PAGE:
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Nobles County Board supports rural broadband initiative with $4 million after grant falls through

“We’re dumbfounded,” said Mark Loosbrock, secretary/treasurer of Lismore Cooperative Telephone Company, which spearheaded the project. “They had maps that our engineers, that nobody had. That’s why that money got denied.”

Stock image of fiber by Compare Fibre on Unsplash.
Stock image of fiber by Compare Fibre on Unsplash.<br/>
Compare Fibre / Unsplash<br/>
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WORTHINGTON — The Nobles County Board of Commissioners boosted the local “Fiber to Home” broadband effort by reaffirming its $2 million commitment and kicking in another $2 million after a grant application for USDA funding was denied.

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“We’re dumbfounded,” said Mark Loosbrock, secretary/treasurer of Lismore Cooperative Telephone Company, which spearheaded the project. “They had maps that our engineers, that nobody had. That’s why that money got denied.”

Loosbrock explained that in applying for the grant, engineers and consultants used maps to assess the area already served by broadband, and given that information had believed they would be given a high number of points on the grant’s scoring rubric. However, those assessing the application had maps not available to the co-op’s engineers, Loosbrock said.

However, the co-op was told it could apply for a grant in the next round of funding — which has a November deadline, driving co-op representatives to return to the county board to ask for direction and potentially, enough local matching funding to reapply for the grant.

Other complicating factors included an increase in costs for the project due to inflation and supply shortages, and that the co-op was told it might have a better chance applying for a grant to pay for 50% of the project rather than the 75% funding it had requested in its application.

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Commissioner Gene Metz recused himself from the discussion due to his involvement with the Lismore Cooperative Telephone Company, and Commissioner Donald Linssen was absent, leaving just three commissioners to vote on the issue, with its rapidly-approaching deadline.

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In the end, commissioners reaffirmed their prior commitment of $2 million, once again contingent on the grant being accepted, and then voted to put $1 million of its federal American Rescue Plan Act money to the project.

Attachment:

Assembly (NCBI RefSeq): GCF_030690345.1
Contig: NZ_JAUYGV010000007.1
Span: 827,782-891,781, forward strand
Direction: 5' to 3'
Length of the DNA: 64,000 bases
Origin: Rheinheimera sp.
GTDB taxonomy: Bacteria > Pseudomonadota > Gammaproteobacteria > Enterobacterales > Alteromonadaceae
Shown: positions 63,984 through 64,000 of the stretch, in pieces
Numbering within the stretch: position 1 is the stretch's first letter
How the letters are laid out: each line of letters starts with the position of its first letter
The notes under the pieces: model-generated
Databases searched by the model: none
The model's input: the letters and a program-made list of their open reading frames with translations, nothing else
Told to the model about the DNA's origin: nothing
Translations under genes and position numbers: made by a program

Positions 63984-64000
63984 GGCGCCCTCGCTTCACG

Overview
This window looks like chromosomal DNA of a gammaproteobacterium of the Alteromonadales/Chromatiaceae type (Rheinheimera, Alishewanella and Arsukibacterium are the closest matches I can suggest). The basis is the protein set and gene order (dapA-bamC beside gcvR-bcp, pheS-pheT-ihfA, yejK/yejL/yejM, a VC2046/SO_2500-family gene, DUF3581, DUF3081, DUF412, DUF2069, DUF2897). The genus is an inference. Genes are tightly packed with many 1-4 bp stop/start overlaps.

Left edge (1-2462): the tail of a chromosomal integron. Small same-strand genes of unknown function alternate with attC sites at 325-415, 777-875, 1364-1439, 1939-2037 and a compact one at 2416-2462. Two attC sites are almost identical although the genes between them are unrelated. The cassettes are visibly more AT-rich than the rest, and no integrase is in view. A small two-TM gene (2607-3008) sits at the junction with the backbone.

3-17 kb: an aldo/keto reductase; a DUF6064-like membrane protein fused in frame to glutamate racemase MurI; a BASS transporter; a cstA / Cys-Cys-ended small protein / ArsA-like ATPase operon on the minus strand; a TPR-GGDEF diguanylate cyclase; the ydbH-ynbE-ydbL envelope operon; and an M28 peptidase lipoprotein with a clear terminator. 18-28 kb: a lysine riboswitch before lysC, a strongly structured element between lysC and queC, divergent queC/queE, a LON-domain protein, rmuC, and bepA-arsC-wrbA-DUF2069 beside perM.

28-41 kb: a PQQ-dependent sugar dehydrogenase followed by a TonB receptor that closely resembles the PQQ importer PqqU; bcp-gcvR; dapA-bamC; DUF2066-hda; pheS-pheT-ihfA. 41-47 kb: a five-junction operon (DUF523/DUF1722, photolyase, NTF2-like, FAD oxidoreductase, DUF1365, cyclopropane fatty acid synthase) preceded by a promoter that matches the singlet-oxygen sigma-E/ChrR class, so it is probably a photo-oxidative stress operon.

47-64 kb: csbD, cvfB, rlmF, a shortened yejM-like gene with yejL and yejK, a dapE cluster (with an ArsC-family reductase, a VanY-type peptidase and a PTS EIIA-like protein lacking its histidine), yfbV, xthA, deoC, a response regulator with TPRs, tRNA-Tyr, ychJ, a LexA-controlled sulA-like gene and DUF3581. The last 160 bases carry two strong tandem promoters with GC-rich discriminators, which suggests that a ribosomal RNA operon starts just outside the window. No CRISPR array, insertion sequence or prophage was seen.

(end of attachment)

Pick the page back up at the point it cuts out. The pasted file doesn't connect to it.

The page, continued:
Following those board actions, Commissioner Justin Ahlers proposed directing $250,000 of the county’s wind energy production money per year for four years toward the project — after calling Metz back to the commission to answer a few questions about the wind production funds. Metz said he anticipated better wind energy production gains this year, and then returned to his place in the audience.

Ahlers’ motion passed 3-0.

County Administrator Bruce Heitkamp praised the broadband initiative for its economic development potential, and Ahlers emphasized how important it is for education.

In other news, the board:

  • Decided the county will pay for the 6% increase in health insurance costs for its employees, as well as pay for an additional 4% of the cost of single plans and 6% of the cost for all other plans, in order to attract and retain its workforce.
  • Recognized Geralda Pedersen, child support officer, for 35 years of service, and Dan Bosman, jail administrator, for 20 years of service.
  • Honored Chris Dybevick, chief deputy sheriff, with the county's September Excellence in Performance Award.
  • Renewed the medical examiner contract with River Valley Forensic Services
  • Authorized Sheriff Ryan Kruger to apply for a USPCA grant to replace K9 officer Boris, who is believed to be 7 years old and is reaching the end of his career as a working dog.
  • Authorized Public Health to hire either public health nurses or registered nurses depending on the qualifications of candidates, as both have begun applying for the open positions.
  • Approved the purchase of a tilt trailer for the Parks Department.
  • Approved a new decommissioning plan for Zephyr Wind's 15-tower wind farm in Larkin and Summit Lake townships, as the company is repowering the towers to increase capacity. 
  • Approved the replacement of windows in the Nobles Public Works Building for $7,764.41 by Clair Van Grouw Construction. The other contractor, Woodbury Construction, bid $8,051.
  • Accepted a quote of $21,220 from Beltline concrete for walkway and curb improvements at the front entrance of Prairie Justice Center.
  • Approved the purchase of a Dalco carpet cleaner for $16,480.79.
  • Continues to work on the budget and the levy, which currently sits at an approximately 6% increase from last year's levy.
  • Reappointed Shelley Sweetman and Gary Schimbeno to the Red Rock Rural Water System Board for new 4-year terms.
  • Reappointed Earl De Wilde, Randy Kraus and Peter Petersen to the Lincoln Pipestone Rural Water System for new 4-year terms.
A 1999 graduate of Jackson County Central and a 2003 graduate of Augsburg College, Kari Lucin started writing for newspapers in Minnesota and North Dakota in 2006. During her time as a reporter, she covered beats including education, watershed, county and agriculture, and frequently wrote about health and science. She has also served as an online content coordinator and an engagement specialist at various Forum Communications properties. She was a marketing assistant at Iowa Lakes Community College in Estherville for two years, where she did design work in addition to writing and social media management.

Lucin is currently a community editor with the Globe of Worthington.

Email: klucin@dglobe.com
Phone: (507) 376-7319
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